Week 1 Notes-
Remember that the difference between an “altercation” and “Self Defense” is the threat to your life. Both should be avoided but one of the two is extremely difficult to avoid. Submission, flight, or bluffing alone could increase your risk of injury.
Any altercation can escalate into a life threatening situation and should be avoided and or de-escalated at any and every opportunity. If you are with someone who is escalating situations into violence get away from them- if that isn’t possible try to remove them from the situation. Do not attempt to place yourself between individuals who are escalating, it is difficult to stop both parties simultaneously and you are more likely to be injured.
A threat to your life, immediate family or property can be distinguished by the type of violence. Predatory violence is predatory- there is less “affective” behavior (affectation like puffing up) and more “effective behavior” like getting into a good position (your weakness) or arming, closing of escape opportunities etc. The majority of people who encounter predatory violence will say after the fact “there is nothing I could have said or done to stop this”. The indicators are usually there- pushing you into an alley (closing off escape routes), not stopping when submission (such as surrender of wallet apology for perceived insult etc.) or capitalizing on weakness (such as attempting to force you into a car after a carjacking or trying to tie you up after a robbery).
In cases of dealing with predatory violence offensive mindset is good defensive strategy. Even a lion will reconsider his dietary choices when kicked in the head by a gazelle- that’s why gazelle are not extinct. Destructive techniques coupled with expected behavior tactics such as fake flight, fake submission or fake bluffing can neutralize a threat through death or injury. “Violence is rarely the answer, but when it is, it is the only answer”. An example of this is telling a home invader that you will call the police (bluffing as he knows that you haven’t and the response time will be too little too late anyway) and then spraying him in the face with wasp killer you keep by your bed. This causes injury while his mind is still processing the expected bluff. That injury alone may stop the threat, or at the least make it easier for you to cause more severe injuries or death (if necessary).
When learning strikes it is more important that you learn the technique and the TARGET than it is for you to learn to do it “hard”. A ten year old girl who eye gouges you will cause much more harm than a 20 year old man that punches you in the chest. Also, striking a man in the head with your fist is much more likely to injure YOU than the man. In a life threatening situation you want to injure the attacker enough to stop him or her, get away, or get help. Do not injure yourself doing it, practice targeting and good technique- what it is for to keep you from injuring yourself. Remember this: it is important INJURE your opponent, not to “hurt them”. Determined people can shake off “hurt” determination does not shake off broken, blind, or choking. You cannot expect to train to “hurt” and run away and be set for life- many attacks occur in situations where your escape is prevented, like in your own home. Remember to keep your feet shoulder width apart- height, depth and width are how we deliver our body’s energy into another- you need to be able to move your hips and torso (width) move up and down at the knees (height) and move front and back (depth). When you deliver a lower body or upper body strike you are using two or more of these principles. An uppercut uses height and width, a lead hand uses width and depth, and a stomp uses all three.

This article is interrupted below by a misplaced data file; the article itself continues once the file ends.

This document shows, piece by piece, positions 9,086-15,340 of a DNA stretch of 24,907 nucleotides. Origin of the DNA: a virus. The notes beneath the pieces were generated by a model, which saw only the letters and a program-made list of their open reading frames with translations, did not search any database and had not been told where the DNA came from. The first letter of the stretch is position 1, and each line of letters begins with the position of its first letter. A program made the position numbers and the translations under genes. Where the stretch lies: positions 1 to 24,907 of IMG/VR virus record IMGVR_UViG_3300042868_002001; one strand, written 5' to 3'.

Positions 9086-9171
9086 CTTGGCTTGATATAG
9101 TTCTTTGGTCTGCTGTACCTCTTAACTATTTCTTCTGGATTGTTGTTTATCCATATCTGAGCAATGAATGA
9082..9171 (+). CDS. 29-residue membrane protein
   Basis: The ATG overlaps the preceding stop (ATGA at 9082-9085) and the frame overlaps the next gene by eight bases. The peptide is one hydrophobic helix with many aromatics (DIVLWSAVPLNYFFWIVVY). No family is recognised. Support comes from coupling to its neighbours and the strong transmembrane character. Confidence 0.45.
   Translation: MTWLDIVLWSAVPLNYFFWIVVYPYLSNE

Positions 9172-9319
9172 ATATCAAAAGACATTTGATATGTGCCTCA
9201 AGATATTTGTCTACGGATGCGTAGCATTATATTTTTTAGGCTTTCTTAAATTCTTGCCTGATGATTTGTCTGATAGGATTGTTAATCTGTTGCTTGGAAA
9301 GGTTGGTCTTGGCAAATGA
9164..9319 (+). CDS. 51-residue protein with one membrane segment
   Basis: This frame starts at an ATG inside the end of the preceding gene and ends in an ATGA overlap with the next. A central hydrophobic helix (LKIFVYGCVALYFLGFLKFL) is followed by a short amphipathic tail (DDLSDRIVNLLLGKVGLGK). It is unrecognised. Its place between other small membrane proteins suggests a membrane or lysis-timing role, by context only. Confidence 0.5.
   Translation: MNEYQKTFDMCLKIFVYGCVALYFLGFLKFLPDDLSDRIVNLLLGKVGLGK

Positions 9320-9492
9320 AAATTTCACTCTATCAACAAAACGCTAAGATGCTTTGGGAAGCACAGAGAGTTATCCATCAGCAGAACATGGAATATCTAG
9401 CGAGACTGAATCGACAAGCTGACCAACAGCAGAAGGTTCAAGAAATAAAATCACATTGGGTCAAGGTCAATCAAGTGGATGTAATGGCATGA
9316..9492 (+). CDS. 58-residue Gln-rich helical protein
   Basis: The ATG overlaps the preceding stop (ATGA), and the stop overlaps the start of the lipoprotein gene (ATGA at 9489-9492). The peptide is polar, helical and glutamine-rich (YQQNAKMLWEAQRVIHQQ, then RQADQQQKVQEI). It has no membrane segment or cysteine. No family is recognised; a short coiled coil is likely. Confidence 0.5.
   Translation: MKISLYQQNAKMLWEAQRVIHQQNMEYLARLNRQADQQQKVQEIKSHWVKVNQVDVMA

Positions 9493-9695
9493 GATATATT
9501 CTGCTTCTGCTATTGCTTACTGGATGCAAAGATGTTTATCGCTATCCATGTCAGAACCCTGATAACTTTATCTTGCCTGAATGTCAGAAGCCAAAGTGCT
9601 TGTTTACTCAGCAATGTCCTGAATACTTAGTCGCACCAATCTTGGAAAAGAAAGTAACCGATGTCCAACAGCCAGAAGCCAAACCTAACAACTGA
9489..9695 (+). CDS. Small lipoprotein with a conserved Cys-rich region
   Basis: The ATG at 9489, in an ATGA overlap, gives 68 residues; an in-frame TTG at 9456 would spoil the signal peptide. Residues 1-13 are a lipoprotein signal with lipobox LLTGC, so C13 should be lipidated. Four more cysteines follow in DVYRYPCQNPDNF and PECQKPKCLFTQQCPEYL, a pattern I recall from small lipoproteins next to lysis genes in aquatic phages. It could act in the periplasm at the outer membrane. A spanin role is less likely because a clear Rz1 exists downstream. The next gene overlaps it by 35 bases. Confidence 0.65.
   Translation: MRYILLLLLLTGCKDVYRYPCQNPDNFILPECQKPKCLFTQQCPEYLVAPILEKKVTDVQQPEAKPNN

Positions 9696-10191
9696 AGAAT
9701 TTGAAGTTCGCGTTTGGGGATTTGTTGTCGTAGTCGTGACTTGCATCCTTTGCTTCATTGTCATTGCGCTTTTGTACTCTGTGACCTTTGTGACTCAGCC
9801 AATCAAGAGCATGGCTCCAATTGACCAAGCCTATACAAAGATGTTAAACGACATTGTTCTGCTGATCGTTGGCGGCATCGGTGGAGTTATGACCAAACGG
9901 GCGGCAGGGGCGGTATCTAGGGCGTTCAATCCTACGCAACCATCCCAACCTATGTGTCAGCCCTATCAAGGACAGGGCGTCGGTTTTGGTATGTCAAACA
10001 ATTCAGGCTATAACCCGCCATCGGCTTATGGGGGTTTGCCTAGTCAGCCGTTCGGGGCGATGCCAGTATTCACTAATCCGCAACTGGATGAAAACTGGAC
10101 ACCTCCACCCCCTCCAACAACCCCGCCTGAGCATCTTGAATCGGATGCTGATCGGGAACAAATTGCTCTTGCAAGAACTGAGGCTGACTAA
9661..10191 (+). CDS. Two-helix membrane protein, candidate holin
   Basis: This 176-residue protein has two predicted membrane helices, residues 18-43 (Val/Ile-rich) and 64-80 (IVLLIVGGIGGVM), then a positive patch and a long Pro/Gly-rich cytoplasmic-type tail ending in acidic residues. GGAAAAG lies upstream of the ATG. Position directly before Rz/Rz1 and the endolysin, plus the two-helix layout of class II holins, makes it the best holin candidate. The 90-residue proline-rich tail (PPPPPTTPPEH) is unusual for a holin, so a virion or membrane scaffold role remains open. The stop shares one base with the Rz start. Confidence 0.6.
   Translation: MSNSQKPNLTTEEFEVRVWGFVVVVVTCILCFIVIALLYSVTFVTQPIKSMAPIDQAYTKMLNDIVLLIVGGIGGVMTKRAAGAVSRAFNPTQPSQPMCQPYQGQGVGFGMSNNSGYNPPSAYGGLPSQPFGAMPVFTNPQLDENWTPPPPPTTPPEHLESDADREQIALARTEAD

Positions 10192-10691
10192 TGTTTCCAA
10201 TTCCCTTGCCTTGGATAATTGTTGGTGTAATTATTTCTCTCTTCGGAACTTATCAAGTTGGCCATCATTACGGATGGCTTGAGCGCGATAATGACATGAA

Think of hard to soft, soft to hard when striking. Do not use your heavy bones on an opponent’s heavy bones- Head butt the fragile bones of the face, not the forehead, hammer fist the collarbone, don’t punch it, punch the solar plexis rather than knife handing it. USE YOUR ENVIRONMENT- a boot is better than a bare foot, and a bottle is better than a bare hand.